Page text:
Tight hairstyles may lead to traction alopecia, especially if you're wearing the styles for weeks at a time. "Traction alopecia is really the result of chronic or continuous stress or tension on the hair follicle itself," says Dr. Luke. "It's been very well documented that frequent use of a tight bun or ponytails can contribute to it, but other hairstyles tend to be more high risk. Particular styles, such as braids or dreadlocks, can also cause that constant tension, especially if those are too tight to begin with."

Additionally, "dreadlocks are another high-risk hairstyle, particularly because it's a more permanent style and then as the dreadlocks grow out, they become heavier," says Dr. Luke. "So it's not only tension on the follicle, but it's also the added weight that makes it a more high-risk style."

Hair Health Hotline: Traction Alopecia
Courtesy of Janiene Luke

Wearing hair extensions can also lead to traction alopecia, notes Dr. Luke. The weight of hair extensions can create tension, and in the case of sew-in extensions, creating tight braids to install the hair also adds tension, she says.

What are the best traction alopecia treatment and prevention methods?

If you like wearing hairstyles that can contribute to traction alopecia, taking periodic breaks from the styles can help lower your risk of developing the hair loss condition, says Dr. Luke. "There's always kind of the underlying risk, but I do actually recommend periods of hair rest where either you're not utilizing that style or you're utilizing styles that are not as high risk. So, you know, wearing your hair natural, [or] wearing a wig that doesn't have too tight of a band or is not glued."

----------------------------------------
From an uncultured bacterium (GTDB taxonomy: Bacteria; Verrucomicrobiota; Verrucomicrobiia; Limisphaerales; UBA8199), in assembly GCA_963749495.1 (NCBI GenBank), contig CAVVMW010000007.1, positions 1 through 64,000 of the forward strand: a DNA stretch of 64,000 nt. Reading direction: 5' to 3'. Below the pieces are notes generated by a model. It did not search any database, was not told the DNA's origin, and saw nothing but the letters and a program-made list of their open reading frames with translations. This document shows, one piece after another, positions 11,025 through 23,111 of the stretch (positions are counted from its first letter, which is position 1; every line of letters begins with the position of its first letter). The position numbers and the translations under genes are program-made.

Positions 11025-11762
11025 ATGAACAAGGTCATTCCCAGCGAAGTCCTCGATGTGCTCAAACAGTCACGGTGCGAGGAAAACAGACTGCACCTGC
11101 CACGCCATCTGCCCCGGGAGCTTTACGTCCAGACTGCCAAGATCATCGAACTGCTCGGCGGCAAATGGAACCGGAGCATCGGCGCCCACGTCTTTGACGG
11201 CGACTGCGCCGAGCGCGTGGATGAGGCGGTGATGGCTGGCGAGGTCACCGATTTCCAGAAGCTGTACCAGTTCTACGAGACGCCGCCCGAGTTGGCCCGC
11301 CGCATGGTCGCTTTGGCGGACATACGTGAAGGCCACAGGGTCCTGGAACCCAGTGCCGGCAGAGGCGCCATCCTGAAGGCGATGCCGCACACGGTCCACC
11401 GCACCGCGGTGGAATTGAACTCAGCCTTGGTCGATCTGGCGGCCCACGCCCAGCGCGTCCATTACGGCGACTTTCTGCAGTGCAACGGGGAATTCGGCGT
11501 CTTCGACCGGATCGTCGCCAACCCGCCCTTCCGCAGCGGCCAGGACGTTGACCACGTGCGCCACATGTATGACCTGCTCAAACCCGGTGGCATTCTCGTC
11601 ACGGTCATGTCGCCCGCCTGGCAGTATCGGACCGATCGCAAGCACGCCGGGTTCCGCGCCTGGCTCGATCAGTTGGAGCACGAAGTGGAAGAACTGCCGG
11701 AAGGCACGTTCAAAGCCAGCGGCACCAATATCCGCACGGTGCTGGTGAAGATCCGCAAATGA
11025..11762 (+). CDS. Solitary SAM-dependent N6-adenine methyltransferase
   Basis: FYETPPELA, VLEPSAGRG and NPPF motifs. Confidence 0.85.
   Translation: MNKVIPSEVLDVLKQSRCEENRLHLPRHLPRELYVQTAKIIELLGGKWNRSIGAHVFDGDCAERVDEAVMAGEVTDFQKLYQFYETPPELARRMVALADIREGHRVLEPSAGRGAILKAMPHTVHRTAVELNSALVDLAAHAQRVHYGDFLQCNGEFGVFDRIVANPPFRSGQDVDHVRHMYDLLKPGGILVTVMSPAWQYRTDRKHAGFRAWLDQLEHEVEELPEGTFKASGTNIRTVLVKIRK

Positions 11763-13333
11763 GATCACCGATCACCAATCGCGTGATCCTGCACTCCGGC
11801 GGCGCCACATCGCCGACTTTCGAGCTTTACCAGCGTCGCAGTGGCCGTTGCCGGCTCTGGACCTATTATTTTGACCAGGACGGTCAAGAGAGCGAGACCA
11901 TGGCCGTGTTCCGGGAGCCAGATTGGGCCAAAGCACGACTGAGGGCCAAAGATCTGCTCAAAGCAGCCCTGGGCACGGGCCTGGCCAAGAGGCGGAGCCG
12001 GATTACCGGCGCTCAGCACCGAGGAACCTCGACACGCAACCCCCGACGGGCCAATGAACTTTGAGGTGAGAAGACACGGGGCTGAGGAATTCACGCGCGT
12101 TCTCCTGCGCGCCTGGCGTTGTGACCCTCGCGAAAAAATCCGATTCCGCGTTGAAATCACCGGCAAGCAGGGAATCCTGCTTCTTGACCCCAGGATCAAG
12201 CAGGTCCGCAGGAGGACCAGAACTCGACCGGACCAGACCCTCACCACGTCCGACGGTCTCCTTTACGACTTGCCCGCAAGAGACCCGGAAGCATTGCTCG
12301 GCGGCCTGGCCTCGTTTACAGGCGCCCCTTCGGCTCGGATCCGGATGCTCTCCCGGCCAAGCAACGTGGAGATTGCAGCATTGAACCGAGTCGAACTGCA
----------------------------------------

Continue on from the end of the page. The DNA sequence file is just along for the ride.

It's also a good idea to have a style removed ASAP if it's too tight. "One way you can determine whether or not a style is too tight is if pain is associated," says Dr. Luke. "Or if there is redness in the area where the hair has been braided or sometimes people will get what [doctors] consider to be folliculitis — inflammation or even little pus bumps around the hair follicle. And then sometimes the style can be so tight that the skin actually kind of tenses up."

If you think you already have the hair loss condition, the sooner you take action, the better. "Initially traction alopecia is considered to be reversible, meaning it's not permanent damage that's been put on the hair follicles, but if the style is continuously used or too tight, then that can actually result in a more permanent type of hair loss," says Dr. Luke. Doctors can inject an anti-inflammatory medication to stimulate hair follicles and reverse traction alopecia early on, she says. In permanent cases, a hair transplant is an option, says Dr. Luke.

A range of hairstyles, which you may hate to give up altogether, can lead to traction alopecia. But making a point to give your hair breaks, keeping an eye out for signs it's been styled too tightly, and visiting a doctor posthaste if you think you are experiencing the condition can also be helpful.

Have a hair health question you want answered? Send your Q to hairhotline@shape.com for a chance to have it featured in a future installment of Hair Health Hotline.